As you would expect with any true backcountry ski, the Zero G comes with notches in the tail for climbing skin hooks. Unfortunately, there are no holes in the tip for converting to a rescue sled.

Overall, highly recommended for those who see the value in a mid-fat ski that isn’t pretending to be fat, rather, it intends to be a reliable partner in a variety of conditions in the quest for adventure with skis. If you want to really shave weight and girth, there’s a narrower version with an 85mm waist, men’s and women’s versions. And for those who disagree with me and want full fat there’s the option of getting a 108mm waisted Zero G.

Zero G 108 - got fat if you want it.  136-108-122mm

Zero G 108 – got fat if you want it. 136-108-122mm

Blizzard
Zero G 95
MSRP: $850
Lengths available: 164, 171, 178, 185 cm
Dimensions: 128-95-111.5 mm
Radius: 21m (178cm)
Weight/ski (178cm): 2 lbs., 14 oz. (1250 g,  ± 50 g )

Zero G 108
MSRP: $950
Lengths available: 171, 178, 185 cm
Dimensions: 136-108-122 mm
Radius: 27m (185 cm)
Weight/ski (178cm): 3 lbs., 12 oz. (1650 g,  ± 50 g)

© 2015

  • Zach Fletcher

    Hi Craig
    I have been out of the Ski game for 7 years but i’m exited to make a come back this year. In my former ski life i was a freestyle coach and backcountry skiers living in Tahoe. I want to bring skiing back into my life with light, long, and fun ski tours that cover lots of terrain. I have a light pair of Teck bindings and a pair of TLT 5 boots. I only want to purchase 1 set up this year and a mid fat ski like the Zero G 95 seems like a good candidate for my goals of light, long, and fun( meaning still will float a bit in the soft snow). I’m also looking at the Fischer Hannibal 95 as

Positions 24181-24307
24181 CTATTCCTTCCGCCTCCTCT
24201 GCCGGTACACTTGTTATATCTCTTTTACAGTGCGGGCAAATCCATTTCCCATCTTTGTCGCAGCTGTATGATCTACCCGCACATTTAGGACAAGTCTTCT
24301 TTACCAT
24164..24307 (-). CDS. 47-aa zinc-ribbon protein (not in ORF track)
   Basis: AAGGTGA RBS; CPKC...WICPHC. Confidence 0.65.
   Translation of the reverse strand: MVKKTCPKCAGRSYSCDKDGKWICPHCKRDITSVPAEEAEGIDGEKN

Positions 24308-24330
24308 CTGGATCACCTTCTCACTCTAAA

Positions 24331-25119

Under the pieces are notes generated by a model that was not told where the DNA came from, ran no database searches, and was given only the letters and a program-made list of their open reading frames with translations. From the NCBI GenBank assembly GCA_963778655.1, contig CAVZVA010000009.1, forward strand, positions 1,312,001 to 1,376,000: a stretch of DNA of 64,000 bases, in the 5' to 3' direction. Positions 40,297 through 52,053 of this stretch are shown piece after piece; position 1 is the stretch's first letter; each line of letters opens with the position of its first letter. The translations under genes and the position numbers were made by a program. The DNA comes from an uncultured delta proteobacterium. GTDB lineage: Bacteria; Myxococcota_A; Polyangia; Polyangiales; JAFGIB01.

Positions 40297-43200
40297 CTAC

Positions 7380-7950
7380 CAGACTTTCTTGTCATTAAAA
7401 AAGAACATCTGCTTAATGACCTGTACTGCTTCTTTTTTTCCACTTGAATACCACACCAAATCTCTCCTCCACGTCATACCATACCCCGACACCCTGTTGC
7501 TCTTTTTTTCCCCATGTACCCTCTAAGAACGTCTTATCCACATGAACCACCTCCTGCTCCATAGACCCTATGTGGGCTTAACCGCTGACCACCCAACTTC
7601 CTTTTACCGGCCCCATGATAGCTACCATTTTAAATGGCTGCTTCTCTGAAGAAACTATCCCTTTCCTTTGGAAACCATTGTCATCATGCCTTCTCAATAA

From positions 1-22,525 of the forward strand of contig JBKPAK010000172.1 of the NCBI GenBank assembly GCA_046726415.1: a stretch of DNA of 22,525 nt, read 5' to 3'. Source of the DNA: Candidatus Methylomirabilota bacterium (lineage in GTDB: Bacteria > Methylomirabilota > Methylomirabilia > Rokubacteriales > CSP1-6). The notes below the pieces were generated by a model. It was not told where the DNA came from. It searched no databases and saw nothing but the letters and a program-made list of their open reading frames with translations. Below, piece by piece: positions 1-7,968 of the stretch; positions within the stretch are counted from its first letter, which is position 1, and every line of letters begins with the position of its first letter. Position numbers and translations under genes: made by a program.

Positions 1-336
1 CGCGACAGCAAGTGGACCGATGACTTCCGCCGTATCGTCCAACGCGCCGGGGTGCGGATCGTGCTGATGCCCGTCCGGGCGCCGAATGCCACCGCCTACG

another midfat under 1300 grams a ski. Do you have any experience or opinion about the differences between the two similar ski’s. What would you go with?
    thanks a ton
    zach

  • Dostie

    Without looking up the relative weights I’d be inclined to go with the Hannibal as my recollection is it was a more versatile ski. Both are light. Just to add confusion, I would also recommend the Volkl BMT94 – probably even more than either of the two you ask about – but it ain’t cheap.

  • Green Caribou

    Any thoughts on the ZeroG 95 vs the Hannibal 94? I am thinking as a versatile all around ski. We don’t get a lot of blower pow in the Pacific NW, but plenty of junk and I want a nimble ski since I tend to ski control with turns and we have a lot of trees.

  • Dostie

    That’s a tough comparison. Age-addled memory suggests the Hannibal is more damp than Zero-G making it more theoretically versatile. But my synapses could be inverting the two. ;)

  • Green Caribou

    From what I’ve found from various sources that seems to be accurate. The main knock I’ve seen on the ZeroG is that they are so stiff they get knocked around in chunky snow instead of rolling with it. The word is that the Hannibal is more even-flexing. I ordered the Hannibal (Vipec binding and Cosmos II boot). I’ll report back when I get to use it. :)